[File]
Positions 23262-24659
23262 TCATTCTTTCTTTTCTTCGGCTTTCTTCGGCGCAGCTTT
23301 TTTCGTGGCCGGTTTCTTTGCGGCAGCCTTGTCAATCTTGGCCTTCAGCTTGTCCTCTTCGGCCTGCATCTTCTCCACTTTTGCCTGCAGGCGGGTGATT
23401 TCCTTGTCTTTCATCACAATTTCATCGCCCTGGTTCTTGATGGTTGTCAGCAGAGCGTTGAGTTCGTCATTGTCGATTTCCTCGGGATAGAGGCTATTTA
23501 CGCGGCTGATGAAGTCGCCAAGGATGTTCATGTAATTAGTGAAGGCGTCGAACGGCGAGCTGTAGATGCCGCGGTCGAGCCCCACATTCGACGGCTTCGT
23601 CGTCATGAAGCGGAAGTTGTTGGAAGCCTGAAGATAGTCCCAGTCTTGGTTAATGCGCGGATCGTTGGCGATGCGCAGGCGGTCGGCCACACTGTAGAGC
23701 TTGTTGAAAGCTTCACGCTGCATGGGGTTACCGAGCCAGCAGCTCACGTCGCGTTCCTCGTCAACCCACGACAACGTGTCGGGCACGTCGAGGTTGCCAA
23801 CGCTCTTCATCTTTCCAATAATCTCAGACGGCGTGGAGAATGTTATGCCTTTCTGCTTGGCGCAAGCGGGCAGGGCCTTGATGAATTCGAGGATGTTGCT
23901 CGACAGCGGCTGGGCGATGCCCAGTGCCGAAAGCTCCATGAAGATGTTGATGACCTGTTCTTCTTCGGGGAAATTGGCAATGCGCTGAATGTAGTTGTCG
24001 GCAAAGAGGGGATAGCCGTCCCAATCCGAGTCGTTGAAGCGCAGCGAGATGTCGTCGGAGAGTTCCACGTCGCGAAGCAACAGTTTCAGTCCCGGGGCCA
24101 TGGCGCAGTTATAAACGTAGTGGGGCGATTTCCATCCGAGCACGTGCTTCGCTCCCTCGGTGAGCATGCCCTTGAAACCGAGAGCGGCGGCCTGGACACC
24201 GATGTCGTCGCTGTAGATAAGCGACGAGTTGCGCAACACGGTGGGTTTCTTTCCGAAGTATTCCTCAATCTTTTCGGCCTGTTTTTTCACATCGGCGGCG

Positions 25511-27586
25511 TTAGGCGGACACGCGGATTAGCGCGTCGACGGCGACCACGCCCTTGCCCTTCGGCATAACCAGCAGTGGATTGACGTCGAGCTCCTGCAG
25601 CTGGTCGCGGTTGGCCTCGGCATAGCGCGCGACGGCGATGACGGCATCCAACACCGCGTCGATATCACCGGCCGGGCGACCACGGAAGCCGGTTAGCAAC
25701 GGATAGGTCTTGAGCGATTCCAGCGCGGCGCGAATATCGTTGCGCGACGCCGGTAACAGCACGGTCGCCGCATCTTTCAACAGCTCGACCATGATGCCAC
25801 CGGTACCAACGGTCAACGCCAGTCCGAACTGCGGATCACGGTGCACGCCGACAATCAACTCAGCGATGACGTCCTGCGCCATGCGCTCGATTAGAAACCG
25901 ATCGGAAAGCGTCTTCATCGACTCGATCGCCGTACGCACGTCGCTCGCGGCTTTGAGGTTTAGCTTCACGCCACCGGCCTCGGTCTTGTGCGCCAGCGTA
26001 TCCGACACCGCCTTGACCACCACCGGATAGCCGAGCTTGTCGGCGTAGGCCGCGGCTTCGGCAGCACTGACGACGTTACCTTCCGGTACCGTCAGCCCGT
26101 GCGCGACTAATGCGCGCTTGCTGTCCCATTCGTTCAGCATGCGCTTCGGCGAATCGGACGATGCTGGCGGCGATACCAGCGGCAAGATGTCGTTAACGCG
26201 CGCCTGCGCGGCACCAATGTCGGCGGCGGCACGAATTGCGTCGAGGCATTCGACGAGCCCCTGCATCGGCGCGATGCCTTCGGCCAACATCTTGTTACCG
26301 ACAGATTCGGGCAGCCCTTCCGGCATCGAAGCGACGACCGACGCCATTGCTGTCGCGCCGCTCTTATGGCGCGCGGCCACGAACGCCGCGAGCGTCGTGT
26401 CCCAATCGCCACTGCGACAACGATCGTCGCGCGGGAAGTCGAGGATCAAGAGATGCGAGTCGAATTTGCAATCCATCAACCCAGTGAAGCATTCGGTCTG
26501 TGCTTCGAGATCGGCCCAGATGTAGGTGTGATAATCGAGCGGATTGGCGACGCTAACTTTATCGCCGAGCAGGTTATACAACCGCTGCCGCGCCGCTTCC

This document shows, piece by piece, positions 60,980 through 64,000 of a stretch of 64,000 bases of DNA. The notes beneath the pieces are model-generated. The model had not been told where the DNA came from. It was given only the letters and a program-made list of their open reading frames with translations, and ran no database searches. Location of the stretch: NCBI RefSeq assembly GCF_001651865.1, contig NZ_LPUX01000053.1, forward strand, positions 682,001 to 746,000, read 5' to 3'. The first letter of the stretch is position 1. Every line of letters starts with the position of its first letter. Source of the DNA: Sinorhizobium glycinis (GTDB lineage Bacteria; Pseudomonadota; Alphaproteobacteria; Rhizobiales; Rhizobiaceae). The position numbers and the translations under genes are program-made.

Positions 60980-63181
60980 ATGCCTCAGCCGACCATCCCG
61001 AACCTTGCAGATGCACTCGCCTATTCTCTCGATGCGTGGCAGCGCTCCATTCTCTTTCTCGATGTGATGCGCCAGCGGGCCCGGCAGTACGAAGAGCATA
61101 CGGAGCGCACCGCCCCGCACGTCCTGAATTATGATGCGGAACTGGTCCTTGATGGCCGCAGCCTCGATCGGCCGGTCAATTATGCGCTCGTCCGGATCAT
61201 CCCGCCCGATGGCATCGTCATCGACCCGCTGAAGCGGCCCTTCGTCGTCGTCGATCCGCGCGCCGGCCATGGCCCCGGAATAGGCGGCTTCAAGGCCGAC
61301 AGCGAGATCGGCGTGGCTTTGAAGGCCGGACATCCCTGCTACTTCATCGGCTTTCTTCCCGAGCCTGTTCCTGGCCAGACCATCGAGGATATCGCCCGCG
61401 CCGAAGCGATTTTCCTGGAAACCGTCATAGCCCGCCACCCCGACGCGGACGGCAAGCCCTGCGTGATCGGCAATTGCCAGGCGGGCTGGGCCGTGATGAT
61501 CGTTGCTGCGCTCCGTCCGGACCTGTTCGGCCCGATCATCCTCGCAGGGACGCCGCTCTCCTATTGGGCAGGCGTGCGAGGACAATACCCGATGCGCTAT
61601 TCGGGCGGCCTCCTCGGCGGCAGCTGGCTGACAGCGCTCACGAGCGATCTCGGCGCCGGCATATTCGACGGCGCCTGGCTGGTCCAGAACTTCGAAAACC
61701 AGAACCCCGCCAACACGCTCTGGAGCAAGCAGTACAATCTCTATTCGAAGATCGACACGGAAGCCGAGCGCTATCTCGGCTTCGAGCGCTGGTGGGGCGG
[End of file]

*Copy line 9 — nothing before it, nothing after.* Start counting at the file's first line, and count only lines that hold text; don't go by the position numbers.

23901 CGACAGCGGCTGGGCGATGCCCAGTGCCGAAAGCTCCATGAAGATGTTGATGACCTGTTCTTCTTCGGGGAAATTGGCAATGCGCTGAATGTAGTTGTCG